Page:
Where Atlanta - - WHERE NOW - www.won­derroot.org

Sim­ply put, Won­derRoot “unite artists and com­mu­nity to in­spire pos­i­tive so­cial change,” ac­cord­ing to Jake Pardee, Won­derRoot’s com­mu­ni­ca­tions and devel­op­ment co­or­di­na­tor. ”When Won­derRoot first be­gan in 2004, we were much more fo­cused on build­ing com­mu­nity and re­sources for artists to have thriv­ing ca­reers in At­lanta. We wanted to make our city’s arts ecosys­tem more ro­bust,” Pardee said. That mis­sion-ori­ented work, how­ever, is tak­ing root in di­verse shapes and forms.


“In the past 3 years or so, with the adop­tion of our new strate­gic plan, we have main­tained this work of sup­port­ing emerg­ing artists (through pro­grams like the Hugh­ley Fel­low­ship and the Won­derRoot Com­mu­nity Arts Cen­ter) while we have also been work­ing more fre­quently with ‘non-arts’ en­ti­ties to bring arts and cul­ture strate­gies and so­lu­tions into their work.” Lo­cated in Reynold­stown, the Com­mu­nity Arts Cen­ter shel­ters re­sources for mem­ber artists, in­clud­ing a ce­ram­ics stu­dio, dark room, li­brary, record­ing stu­dio and dig­i­tal me­dia lab, as well as wel­comes to the public to at­tend work­shops and visit the the Ac­tivist Screen Print Stu­dio (ASPS). “We work with var­i­ous lo­cal artists to cre­ate prints that are burned onto screens by our gen­er­ous ASPS spon­sor: IS Stu­dio,” Pardee said. “These prints ad­dress a spe­cific so­cial jus­tice is­sue—past ini­tia­tives in­clude im­mi­gra­tion rights, hous­ing af­ford­abil­ity, anti-racism and more. Peo­ple can come to the stu­dio and learn more about which­ever so­cial jus­tice is­sue is be­ing high­lighted at that time, then they them­selves can learn how to make a screen print and they get to leave with a piece of orig­i­nal art.”


Won­derRoot’s out­reach con­tin­ues to ex­tend be­yond the walls of its Com­mu­nity Arts Cen­ter, too. “In 2015 we be­gan work­ing with MARTA (through the Trans­For­ma­tion Al­liance) on an ini­tia­tive called ‘En Route’ which cre­ates mean­ing­ful, aes­thet­i­cally imag­i­na­tive, high-qual­ity, text-based mu­rals that ex­plore is­sues of ac­cess, mo­bil­ity and public trans­porta­tion. Not only did we in­stall mu­rals through com­mu­nity en­gage­ment at King Me­mo­rial, Oak­land City, and Ashby Sta­tions but 2 years into our part­ner­ship, MARTA cre­ated and hired a new po­si­tion to man­age their public art be­yond the En Route ini­tia­tive.”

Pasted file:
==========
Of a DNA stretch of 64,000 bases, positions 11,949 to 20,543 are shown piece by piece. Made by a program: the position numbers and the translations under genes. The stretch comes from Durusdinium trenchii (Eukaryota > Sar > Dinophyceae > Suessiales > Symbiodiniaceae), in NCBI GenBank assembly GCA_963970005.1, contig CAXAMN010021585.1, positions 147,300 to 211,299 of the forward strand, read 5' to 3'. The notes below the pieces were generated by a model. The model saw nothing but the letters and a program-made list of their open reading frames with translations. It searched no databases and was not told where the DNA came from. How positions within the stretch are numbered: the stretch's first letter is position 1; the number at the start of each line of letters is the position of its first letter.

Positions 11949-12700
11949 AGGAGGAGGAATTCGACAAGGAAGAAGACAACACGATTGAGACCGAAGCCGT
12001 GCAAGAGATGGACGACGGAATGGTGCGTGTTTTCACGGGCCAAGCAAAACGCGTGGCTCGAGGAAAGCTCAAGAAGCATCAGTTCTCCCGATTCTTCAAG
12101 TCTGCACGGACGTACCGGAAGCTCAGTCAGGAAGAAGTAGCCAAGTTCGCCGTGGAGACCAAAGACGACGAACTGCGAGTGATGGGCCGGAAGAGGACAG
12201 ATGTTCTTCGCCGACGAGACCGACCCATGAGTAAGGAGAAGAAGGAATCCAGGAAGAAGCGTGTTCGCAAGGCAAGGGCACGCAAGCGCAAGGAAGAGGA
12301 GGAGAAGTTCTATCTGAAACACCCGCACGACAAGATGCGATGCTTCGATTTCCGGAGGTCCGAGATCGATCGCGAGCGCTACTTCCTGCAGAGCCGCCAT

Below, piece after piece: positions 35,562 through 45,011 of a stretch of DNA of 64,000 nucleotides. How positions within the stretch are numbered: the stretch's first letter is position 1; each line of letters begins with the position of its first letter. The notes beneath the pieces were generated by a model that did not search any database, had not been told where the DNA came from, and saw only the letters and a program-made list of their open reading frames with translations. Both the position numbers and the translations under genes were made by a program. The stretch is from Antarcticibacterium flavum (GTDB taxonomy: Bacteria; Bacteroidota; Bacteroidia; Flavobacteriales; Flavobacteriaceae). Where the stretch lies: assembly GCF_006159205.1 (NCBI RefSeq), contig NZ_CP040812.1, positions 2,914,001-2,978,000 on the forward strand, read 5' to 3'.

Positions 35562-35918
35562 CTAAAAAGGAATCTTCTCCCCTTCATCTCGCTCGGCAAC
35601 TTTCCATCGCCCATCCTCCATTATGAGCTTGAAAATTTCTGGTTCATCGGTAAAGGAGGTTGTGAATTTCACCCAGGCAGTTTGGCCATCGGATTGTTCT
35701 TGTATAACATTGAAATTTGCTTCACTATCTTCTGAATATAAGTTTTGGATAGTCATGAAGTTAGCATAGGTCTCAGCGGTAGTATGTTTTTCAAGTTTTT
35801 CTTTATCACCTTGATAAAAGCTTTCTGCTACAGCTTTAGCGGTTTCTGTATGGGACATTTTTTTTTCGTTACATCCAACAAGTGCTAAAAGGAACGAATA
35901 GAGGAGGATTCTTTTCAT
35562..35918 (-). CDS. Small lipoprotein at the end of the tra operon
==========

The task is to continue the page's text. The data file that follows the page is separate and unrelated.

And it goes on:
Thanks to hip food hall and shop­ping mecca’s lo­ca­tion along the Belt­Line’s East­side Trail, Won­derRoot’s Artist & Maker Mar­ket is held one Sun­day af­ter­noon each month and gives lo­cal ar­ti­sans a prime op­por­tu­nity to dis­play and sell their work. Ven­dors ap­ply for a ta­ble, and the ap­pli­ca­tion fees of ac­cepted ven­dors di­rectly fund Won­derRoot’s Cre­ative Youth Devel­op­ment pro­grams with art stu­dents in At­lanta Public Schools.


In col­lab­o­ra­tion with the At­lanta Su­per Bowl Host Com­mit­tee, Won­derRoot is lead­ing a city-wide ini­tia­tive called Off the Wall. Through mu­rals, me­dia, and com­mu­nity con­ver­sa­tions, the multi-dis­ci­plinary project aims to share el­e­ments of the city’s civil rights and so­cial jus­tice jour­ney in pur­suit of civil rights, hu­man rights and a more eq­ui­table fu­ture for all At­lantans. More sim­ply put, it’s pretty won­der­ful. This fall, Pardee added that there will be many op­por­tu­ni­ties for vol­un­teers to lend a hand. Fol­low @won­derroot and #OfftheWal­lATL on In­sta­gram to stay in the loop.

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